In the male category, The Janitors were also in great form as they won the five games with an average score of 12.2 points, accumulating 61 points in total.
After beating Omaruru Boys 14-2, The Janitors went on to defeat Prhistking 11-6 and then followed it up with a 14-9 win against Team DGK before ending the group stage with a 13-1 win over The Landlords.
In the final, The Janitors defeated TBA Tax Collectors 9-8.
By winning their respective categories, Young Beasts and The Janitors automatically qualify to represent Namibia at the National Finals 3x3 Young Lions Cup in Botswana scheduled for 29 November 2017.
Namibia's 3x3 national coordinator, Penda Hamata, will serve as the competition director there.
Namibia Basketball Federation (NBF) development officer, Malakia Matias described the tournament as a success, saying all the teams from the regions participated.
“Ninety percent of the players who played are registered with FIBA (International Basketball Federation), meaning all the games they played gave them points, which is good for their rankings,” Matias said.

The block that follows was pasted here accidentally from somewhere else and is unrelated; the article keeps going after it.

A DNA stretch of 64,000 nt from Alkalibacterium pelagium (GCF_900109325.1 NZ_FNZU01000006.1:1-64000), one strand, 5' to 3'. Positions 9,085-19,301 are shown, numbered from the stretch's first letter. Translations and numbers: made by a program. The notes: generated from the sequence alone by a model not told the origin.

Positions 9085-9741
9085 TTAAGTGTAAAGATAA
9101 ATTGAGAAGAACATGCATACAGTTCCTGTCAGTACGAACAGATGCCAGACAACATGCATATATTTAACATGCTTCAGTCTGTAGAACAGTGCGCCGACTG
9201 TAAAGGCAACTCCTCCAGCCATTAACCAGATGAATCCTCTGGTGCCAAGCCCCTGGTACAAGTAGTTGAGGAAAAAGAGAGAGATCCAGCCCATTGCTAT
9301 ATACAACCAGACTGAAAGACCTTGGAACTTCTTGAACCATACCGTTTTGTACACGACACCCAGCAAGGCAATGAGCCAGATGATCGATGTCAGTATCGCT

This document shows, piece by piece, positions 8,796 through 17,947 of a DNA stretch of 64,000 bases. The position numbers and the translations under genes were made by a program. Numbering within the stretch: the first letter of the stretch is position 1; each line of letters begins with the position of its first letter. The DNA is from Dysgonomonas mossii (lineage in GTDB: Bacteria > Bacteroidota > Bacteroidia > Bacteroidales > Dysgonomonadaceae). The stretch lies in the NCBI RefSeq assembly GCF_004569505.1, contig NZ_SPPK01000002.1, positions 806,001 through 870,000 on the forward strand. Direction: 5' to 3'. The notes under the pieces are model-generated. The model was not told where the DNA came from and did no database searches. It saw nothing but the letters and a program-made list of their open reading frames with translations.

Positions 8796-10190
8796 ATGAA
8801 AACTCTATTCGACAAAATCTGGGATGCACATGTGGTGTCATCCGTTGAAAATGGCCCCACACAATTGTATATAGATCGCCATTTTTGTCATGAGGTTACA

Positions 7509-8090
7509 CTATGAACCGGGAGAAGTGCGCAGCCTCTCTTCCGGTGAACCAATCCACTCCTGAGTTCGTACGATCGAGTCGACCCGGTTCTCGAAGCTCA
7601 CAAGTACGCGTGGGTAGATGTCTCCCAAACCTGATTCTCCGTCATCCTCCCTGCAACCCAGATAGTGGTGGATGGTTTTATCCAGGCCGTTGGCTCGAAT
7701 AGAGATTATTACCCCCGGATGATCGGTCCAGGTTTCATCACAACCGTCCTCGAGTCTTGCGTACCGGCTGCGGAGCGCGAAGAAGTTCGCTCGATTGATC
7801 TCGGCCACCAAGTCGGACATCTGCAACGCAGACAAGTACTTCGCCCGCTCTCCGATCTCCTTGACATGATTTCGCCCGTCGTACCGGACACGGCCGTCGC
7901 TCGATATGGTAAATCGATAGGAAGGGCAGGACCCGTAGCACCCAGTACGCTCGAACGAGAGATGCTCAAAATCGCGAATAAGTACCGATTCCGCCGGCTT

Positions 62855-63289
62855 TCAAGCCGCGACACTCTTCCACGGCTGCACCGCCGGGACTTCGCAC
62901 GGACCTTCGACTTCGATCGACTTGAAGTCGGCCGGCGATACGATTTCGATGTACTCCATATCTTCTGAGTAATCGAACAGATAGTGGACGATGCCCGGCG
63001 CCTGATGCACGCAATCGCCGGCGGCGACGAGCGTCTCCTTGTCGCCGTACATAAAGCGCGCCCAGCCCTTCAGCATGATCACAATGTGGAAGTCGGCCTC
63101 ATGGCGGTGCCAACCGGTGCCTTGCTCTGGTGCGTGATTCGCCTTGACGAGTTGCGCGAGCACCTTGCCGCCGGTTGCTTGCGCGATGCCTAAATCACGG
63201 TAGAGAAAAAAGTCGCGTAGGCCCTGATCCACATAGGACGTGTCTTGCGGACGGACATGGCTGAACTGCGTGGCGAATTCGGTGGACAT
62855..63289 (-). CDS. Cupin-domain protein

Seven female teams and nine male teams participated in the tournament.
He said the attendance was also impressive, while sponsorships came from OTB Sports, Streethouse and Fresh FM.
The 2017 WBO Convention took place on a cruise ship sailing to Cuba to honour the boxing-crazy nation.
The honour was bestowed on MTC Sunshine Promotions and its steward, Nestor Tobias, for their outstanding contribution to boxing, setting up professional bouts, the quality of the fights, frequency, and entertainment value.
“We have no doubt that the MTC Nestor Sunshine Boxing & Fitness Academy deserves this award as the very best in Africa and of course a leading force to be reckoned with in the world of boxing, and this award is therefore in honour of their excellence,” remarked WBO president Francisco Varcarcel.
Tobias walked away with the Best Coach of the Year at the recent MTC/NCS Sports awards and was also inducted as an MTC Sports Legend along with all his former champions, Paulus Moses, Paulus Ambunda and Julius Indongo.